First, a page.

Global alliance on occupied Palestine urges divestment
Don't Buy into Occupation (DBIO), set up last year, published its findings and held a Zoom conference featuring prominent speakers like Human Rights Watch Israel and Palestine director Omar Shakir.
"Israeli, European and international business enterprises operating with or providing services to Israeli settlements, play a critical role in facilitating the functioning and growth of settlements," according to the 125-page report.
It argues that firms must make certain to avoid participating in abuses, calling on companies to deal with damages to human rights caused by their operations or partnerships with other organisations.
DBIO found 672 finance firms in Europe, from pension funds to banks, were monetarily involved with 50 companies it claims "are actively involved with Israeli settlements".
The timeframe considered was from 2018 to this May, during which $114 billion was either loaned to or given as underwriting, according to the coalition.
The group also found that European companies owned bonds and shares in the 50 corporations to the tune of $141 billion in May, when Israel conducted a deadly assault on the besieged Gaza Strip.
The report comes during a time of acknowledgement of Israeli violations, as Human Rights Watch's Shakir noted at the launch: "I think we're really at a turning point when it comes to recognition of what the reality on the ground is.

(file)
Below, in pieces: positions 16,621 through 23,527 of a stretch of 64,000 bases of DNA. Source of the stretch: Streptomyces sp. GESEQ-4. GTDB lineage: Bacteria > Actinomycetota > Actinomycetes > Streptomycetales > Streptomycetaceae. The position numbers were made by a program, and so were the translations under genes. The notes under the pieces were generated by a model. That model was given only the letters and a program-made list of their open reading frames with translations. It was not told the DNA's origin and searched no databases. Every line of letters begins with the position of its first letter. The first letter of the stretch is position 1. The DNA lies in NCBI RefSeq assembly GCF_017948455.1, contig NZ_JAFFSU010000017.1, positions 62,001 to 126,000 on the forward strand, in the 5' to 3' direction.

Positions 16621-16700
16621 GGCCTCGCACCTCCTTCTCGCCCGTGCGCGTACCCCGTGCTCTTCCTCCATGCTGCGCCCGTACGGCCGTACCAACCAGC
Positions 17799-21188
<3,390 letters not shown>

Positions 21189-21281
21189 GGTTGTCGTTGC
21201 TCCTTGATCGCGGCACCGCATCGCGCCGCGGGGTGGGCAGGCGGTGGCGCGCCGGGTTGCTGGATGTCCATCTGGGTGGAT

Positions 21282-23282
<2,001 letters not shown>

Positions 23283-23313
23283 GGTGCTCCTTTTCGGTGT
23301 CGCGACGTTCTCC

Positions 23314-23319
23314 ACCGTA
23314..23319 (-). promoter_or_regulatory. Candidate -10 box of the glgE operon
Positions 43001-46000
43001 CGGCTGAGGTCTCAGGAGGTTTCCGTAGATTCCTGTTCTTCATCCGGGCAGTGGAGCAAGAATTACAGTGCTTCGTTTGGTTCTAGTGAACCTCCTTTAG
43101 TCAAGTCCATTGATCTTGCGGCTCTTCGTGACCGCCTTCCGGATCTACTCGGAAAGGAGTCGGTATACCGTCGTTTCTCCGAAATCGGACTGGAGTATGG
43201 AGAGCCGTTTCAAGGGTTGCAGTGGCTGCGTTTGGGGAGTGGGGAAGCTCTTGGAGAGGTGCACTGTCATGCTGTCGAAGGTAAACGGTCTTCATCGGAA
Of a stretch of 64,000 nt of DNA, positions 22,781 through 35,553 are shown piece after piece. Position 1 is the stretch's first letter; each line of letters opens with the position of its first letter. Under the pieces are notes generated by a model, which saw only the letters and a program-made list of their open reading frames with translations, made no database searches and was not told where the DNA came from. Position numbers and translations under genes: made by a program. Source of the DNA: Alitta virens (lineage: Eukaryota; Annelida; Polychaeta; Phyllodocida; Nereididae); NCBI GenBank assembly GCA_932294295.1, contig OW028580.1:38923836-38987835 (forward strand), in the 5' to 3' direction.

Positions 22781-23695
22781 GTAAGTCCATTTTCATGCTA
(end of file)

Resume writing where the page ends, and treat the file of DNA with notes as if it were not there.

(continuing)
"[This year] has seen numerous international human rights groups and Israeli human rights groups endorse what Palestinian civil society has been saying for years about the reality of apartheid."
His New York-based organisation was among those to conclude in a historic April report that Israel is practising apartheid.
UN Palestine human rights special rapporteur Michael Lynk underlined the significance of settlements to the dispossession of Palestinians from their land.
He said: "The settlements are the primary political instrument - the pervasive 'facts on the ground' employed by the government of Israel to advance de facto and de jure annexation claims and to deny Palestinian self-determination.
"Whatever positive benefits are cited by companies in defending their engagement with the settlements, often the employment of Palestinian labour, or the payment of local taxes, are far outweighed on the human rights ledger by the scale of gross violations inherent in the settlement enterprise."
Palestinian Authority president Mahmoud Abbas has given Israel one year to end the occupation of the West Bank, saying that he could take it to the ICJ if it fails to withdraw from occupied Palestinian territory.https://t.co/y03tKIweji— The New Arab (@The_NewArab) September 25, 2021
As for locating alternatives to investing in settlements, it cannot fall to Palestinians to shoulder this burden, ex-mayor for the town of Al-Zawiya in Gaza insisted.
He explained: "When these enterprises started, they did not rely on profiting from the occupied Palestinian territories.
"These companies are the ones responsible [for] find[ing] alternatives for their investments."
The report urged European states to ban illegal settlement goods being brought into their countries.
They were also asked to back the UN's Office of the High Commissioner for Human Rights in revising each year its list of organisations linked to Israeli settlements.